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The Tsar’s Dwarf

  • Image: Image
  • Book Type: Novel
  • by: Peter H. Fogtdal
  • by: Tiina Nunnally
  • Date Published: October 2008
  • ISBN-13: 0979018803
  • Format: Paperback
  • Pages: 289pp
  • Price: $15.95
  • Review by: Laura Di Giovine

The Tsar’s Dwarf is Danish author Peter H. Fogtdal’s first novel to be translated into English. Sørine Bentsdatter, Fogtdal’s unusual heroine, is brilliantly rendered. A deformed female dwarf living in the early 18th century, Sørine is wittily acerbic, angry, and indifferent. She’s also shrewd, sensitive, and fiercely intelligent. At times she’s compassionate and almost kind; at others, her actions are questionable, even deplorable. Always, Sørine is human.

She lives in a time far less tolerant than our own; society considered her an oddity and constantly scorned her for her freakishness. She’s given as a gift from the King of Denmark to the Tsar of Russia, Peter Alexeyevich (Peter the Great), a notoriously ruthless and captivating ruler, known for his love of human deformities and collection of dwarves.

Called “Surinka” by the Tsar, Sørine finds herself drawn to his power, intelligence, and wit. He’s also a kindred spirit as the bearer of an abnormal affliction himself. She travels with the Tsar and his entourage from Copenhagen to Amsterdam to “the frozen melancholy of Petersburg.” There, she meets the Tsar’s favorite dwarf, Lukas, and finds herself repulsed by his pride, his sexual advances, and continual denial that he’s a dwarf.

Throughout, Sørine is tormented with guilt for drowning her son Mathias, who exhibited symptoms of the plague. She’s also haunted by disturbing visions of Mathias’ dead father, Terje the Scoundrel, a man she lived with in Copenhagen who was “fond of misshapen females.” Ultimately sent to a cloister to exorcise her demons, Sørine reflects:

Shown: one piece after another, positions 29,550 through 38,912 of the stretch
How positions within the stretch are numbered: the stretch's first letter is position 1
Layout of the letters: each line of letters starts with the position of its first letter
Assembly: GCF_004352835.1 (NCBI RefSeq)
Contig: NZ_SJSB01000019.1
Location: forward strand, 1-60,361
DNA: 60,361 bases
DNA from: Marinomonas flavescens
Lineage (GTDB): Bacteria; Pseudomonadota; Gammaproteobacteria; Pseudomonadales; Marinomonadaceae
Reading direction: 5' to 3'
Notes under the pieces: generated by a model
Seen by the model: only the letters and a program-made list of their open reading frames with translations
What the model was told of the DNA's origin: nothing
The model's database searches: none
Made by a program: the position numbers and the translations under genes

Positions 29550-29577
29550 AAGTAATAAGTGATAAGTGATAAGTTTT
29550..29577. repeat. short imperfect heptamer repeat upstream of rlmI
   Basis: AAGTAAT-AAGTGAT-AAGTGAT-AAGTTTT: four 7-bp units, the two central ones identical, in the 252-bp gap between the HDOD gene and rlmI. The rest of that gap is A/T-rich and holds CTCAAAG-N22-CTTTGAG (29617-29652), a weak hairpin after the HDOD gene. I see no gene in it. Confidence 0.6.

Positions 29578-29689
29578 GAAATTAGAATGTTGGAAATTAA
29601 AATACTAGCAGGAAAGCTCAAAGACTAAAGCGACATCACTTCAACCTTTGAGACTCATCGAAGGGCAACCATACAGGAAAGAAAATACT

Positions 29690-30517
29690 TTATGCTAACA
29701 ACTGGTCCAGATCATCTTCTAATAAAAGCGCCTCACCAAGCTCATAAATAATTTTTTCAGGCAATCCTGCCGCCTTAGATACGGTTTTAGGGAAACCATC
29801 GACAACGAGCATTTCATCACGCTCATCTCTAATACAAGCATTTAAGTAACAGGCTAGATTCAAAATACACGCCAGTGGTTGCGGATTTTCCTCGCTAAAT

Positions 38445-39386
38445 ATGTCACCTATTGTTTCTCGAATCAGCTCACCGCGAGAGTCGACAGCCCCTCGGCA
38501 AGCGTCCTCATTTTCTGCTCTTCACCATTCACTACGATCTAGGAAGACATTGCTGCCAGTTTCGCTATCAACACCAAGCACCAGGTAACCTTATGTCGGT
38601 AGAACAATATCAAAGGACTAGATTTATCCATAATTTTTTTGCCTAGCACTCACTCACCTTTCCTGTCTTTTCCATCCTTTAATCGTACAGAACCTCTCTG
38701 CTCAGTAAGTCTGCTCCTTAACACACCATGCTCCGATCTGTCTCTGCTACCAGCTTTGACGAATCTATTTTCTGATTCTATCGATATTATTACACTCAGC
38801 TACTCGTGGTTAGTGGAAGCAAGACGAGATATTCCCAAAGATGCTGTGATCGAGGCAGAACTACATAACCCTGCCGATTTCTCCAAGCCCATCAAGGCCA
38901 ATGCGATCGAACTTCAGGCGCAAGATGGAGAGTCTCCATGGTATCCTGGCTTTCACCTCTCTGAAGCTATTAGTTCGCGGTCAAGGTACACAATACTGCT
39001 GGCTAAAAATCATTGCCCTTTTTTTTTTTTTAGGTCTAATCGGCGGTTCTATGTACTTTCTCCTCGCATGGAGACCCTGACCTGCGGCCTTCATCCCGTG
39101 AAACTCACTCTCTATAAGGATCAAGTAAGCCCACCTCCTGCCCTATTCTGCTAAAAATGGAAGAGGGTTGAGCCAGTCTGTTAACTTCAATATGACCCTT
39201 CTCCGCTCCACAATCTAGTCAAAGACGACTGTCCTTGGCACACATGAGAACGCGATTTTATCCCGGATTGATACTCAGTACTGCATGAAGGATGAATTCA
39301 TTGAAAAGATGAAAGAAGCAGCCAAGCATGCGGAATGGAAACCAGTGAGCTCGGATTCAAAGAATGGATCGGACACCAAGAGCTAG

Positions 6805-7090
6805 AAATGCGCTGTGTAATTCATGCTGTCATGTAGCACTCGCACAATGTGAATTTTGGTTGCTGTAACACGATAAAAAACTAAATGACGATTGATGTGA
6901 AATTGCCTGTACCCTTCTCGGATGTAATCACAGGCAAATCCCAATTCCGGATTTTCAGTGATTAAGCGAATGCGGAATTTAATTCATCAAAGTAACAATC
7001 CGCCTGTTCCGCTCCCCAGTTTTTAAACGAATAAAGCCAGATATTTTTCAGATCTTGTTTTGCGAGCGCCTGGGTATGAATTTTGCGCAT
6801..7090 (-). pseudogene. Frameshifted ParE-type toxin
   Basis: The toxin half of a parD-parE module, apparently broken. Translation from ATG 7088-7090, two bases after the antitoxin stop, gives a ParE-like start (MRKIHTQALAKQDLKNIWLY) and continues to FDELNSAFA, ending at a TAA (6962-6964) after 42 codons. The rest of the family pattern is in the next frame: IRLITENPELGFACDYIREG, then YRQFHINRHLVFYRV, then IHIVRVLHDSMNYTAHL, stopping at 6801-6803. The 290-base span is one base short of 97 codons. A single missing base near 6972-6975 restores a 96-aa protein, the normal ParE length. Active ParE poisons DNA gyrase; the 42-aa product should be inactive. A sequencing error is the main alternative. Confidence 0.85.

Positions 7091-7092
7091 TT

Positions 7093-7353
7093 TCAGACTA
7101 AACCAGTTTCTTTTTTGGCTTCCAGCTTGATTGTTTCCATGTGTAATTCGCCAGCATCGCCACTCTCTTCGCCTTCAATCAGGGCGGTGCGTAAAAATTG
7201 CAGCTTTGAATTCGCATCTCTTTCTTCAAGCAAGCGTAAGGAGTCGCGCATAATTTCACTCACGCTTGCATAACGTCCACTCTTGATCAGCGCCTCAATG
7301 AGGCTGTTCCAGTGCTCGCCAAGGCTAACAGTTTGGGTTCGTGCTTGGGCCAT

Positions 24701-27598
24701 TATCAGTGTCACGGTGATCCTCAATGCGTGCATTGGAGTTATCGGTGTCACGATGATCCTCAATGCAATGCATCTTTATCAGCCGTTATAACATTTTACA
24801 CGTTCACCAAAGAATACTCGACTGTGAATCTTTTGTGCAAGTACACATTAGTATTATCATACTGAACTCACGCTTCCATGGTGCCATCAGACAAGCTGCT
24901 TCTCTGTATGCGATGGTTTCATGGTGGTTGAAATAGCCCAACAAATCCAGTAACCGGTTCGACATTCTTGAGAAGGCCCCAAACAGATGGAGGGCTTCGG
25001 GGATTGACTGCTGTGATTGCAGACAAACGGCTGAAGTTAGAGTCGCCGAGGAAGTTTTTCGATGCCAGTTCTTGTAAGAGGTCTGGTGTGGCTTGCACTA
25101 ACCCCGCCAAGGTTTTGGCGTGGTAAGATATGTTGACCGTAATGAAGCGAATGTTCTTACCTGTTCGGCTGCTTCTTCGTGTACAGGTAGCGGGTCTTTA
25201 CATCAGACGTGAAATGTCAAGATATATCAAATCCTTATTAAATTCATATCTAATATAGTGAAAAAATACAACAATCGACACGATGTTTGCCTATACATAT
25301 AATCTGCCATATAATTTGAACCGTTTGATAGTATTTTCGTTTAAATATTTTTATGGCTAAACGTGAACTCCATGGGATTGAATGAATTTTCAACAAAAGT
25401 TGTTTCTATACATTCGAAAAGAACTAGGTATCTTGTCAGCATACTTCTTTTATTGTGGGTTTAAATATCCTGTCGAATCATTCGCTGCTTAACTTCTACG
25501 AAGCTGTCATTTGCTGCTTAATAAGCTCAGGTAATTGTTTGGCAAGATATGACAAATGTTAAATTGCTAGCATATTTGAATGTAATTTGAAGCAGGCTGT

There is a mushroom that grows only in the winter. It grows as a parasite on dead trees. Contrary to what people believe, it’s not poisonous. It was born at the wrong time – too late to be an autumn mushroom, too early to be part of the spring. From its place it hears the screams of the dying mushrooms. It hears their sorrows and lamentations.
If I were not a dwarf, I would be that sort of mushroom. I would be cold and slimy; I would renounce the sun. I would live on my tree trunk without distinguishing night from day. I would surrender myself to snails and insects. Death would never frighten me. I would reappear winter after winter, yellow as the sun, and with new gills.

Sørine, of course, is like this mushroom. Born at the wrong time in history, she acutely feels the pain of others, all the more so because she bears the brunt of humanity’s discontent.

Fogtdal deftly explores the experiences of the marginalized in this strangely uplifting and lyrical tale. The Tsar’s Dwarf also examines the power of the human spirit and, through his defiantly spirited narrator, shares the essence of what it means to be human.

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Review Posted on December 01, 2008

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